Everything You Need To Know About Ember Guards

In order to make sure that your house is in a better position to handle the bushfire attack and its effects, there are multiple requirements for construction as per the standard, which depends on the level of bushfire risk in the area. The more your area is at the risk of a bushfire attack, the direr it is that you meet these requirements. One thing that is common to all lists of requirements in bushfire-prone areas is installing an ember mesh guard.

An ember guard is known as “a cover inserted in or over an opening or cavity to prevent the entry of burning embers” as defined by AS3959–2009.

Composition of an Ember Guard
Ember guards should have a hole size no bigger than 2mm and made up of a perforated or a mesh. In addition to this, they should be made from materials that are non-combustible. Your BAL (Bushfire Attack Level) tells you the level of risk you’re at, and hence the materials you should use.
If the BAL of your residential area is 12.5, 19, or 29, you can get ember guards made up of bronze, aluminum, or corrosion-resistant steel. However, you will be required to make an ember guard of bronze or corrosion-resistant steel with a BAL of 40 or FZ.

Importance of Ember Guards
More than eighty-five percent of houses that become victims of bushfires do not catch fire by coming into contact with the bushfire directly, but due to the embers that are windborne. This attack caused by the embers can be fatal to your house, as it can not only set fire to other fuel sources near you but also cause an internal house fire via embers that get through the house by gaps that are 3mm small.

This threat of burning your house due to such embers can be easily prevented by installing ember guards.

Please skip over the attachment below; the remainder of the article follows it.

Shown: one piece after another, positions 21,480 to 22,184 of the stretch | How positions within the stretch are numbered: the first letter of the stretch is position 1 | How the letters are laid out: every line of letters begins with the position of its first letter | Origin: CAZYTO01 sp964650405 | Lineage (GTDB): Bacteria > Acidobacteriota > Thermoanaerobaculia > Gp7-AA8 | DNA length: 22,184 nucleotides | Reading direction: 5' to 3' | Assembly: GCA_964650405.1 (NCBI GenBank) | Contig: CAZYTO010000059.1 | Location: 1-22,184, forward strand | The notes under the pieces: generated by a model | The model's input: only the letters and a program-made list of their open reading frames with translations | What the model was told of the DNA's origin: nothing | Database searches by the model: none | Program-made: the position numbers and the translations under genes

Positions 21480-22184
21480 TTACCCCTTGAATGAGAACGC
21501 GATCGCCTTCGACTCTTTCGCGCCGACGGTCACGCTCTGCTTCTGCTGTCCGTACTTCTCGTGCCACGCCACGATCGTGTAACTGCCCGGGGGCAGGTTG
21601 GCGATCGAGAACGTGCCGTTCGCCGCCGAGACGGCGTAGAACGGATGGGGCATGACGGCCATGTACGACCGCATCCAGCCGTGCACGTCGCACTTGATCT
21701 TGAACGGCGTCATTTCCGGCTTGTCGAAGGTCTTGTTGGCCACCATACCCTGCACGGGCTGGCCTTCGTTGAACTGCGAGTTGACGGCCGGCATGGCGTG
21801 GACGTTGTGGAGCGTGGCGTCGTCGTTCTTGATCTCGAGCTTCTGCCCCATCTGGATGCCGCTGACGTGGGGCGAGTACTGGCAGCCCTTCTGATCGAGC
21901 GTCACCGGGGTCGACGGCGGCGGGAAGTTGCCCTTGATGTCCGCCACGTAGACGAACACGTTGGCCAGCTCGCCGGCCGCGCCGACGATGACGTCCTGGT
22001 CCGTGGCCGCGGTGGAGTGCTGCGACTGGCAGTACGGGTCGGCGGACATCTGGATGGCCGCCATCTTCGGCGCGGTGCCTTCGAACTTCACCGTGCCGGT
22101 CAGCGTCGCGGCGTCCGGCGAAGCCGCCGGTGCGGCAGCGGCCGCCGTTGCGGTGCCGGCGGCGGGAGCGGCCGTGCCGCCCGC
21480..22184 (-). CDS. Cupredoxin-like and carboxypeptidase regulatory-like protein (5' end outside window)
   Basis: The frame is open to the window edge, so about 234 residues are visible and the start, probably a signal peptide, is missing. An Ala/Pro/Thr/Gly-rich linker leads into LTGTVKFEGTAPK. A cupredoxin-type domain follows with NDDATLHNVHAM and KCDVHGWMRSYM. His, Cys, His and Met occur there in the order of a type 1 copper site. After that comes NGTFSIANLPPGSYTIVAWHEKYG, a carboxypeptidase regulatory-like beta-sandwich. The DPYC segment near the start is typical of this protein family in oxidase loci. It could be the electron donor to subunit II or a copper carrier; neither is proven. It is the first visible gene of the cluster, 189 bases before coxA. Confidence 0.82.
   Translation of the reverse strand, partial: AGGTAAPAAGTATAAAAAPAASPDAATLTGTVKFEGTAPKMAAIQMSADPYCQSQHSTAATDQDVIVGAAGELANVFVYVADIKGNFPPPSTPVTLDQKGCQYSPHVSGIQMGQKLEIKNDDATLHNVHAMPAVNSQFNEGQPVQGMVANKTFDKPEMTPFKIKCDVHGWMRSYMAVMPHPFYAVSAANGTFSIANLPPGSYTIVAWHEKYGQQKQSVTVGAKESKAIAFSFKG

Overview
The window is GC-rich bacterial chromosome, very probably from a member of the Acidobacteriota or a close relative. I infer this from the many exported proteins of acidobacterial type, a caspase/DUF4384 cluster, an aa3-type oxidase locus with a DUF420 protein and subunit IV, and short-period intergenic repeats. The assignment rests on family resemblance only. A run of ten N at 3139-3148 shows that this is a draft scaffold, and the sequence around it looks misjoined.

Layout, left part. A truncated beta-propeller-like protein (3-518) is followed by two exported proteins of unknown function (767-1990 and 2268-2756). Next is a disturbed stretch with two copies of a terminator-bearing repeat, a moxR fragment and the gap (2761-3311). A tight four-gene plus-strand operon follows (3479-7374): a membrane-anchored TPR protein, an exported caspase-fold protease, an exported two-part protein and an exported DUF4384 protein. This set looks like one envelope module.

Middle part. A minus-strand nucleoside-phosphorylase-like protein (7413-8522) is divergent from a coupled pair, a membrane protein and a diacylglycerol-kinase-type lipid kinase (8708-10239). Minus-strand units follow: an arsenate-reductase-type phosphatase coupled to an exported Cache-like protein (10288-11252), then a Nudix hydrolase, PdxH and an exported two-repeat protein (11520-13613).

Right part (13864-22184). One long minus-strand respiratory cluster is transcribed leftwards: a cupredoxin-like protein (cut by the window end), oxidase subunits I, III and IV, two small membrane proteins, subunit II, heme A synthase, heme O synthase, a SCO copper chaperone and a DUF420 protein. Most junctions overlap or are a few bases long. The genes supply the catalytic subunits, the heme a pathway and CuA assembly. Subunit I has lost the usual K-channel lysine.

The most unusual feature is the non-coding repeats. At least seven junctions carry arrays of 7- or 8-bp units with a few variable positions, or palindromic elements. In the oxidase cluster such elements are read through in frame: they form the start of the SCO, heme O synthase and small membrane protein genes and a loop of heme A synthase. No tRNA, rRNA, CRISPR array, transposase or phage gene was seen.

The Need For Ember Guards
You might need to place ember guards in different places of your house depending upon what your BAL rating is. Here are those places mentioned along with information on whether a mesh guard is required there or not (as per AS3959-2009):

Openings in Roof Ventilation: From BAL 12.5-FZ, all houses are required to have amber guards in the openings
3mm+ Gaps in Sheet Roofs: From BAL 12.5-40, all houses are required to get an ember guard on the wall line as well as the hips, valleys, and ridges of the sheet roof. For BAL FZ however, such gaps must be filled and sealed properly with other materials.

Roof ventilator, vent pipe, and vented roof light openings: An ember guard is required for BAL 12.5-40 areas while the openings need to be properly sealed with other materials in BAL FZ areas.

Evaporative cooling units: Ember guards required in BAL 12.5-29 areas and not applicable in BAL 40 and FZ areas.
3mm+ openings in eaves ventilation: Ember guards required in BAL 12.5-40 areas while proper sealants to be used in BAL FZ areas.

Roof light glazing pitch < 18 degrees to horizontal: BAL 12.5 and 19 areas do not require ember guards here. However, BAL 29 and 40 do. As far as BAL FZ areas are concerned, the roof lights do not need ember guards but are required to comply with other conditions.

Gutter Guard King Ember Guard Gutter Mesh
Gutter Guard King’s 2mm gutter mesh in aluminum is compliant with the ember guard standards. It can conveniently be installed as ember guards in order to meet the AS3959-2009 requirement when building new homes in areas rated BAL (12.5 – FZ).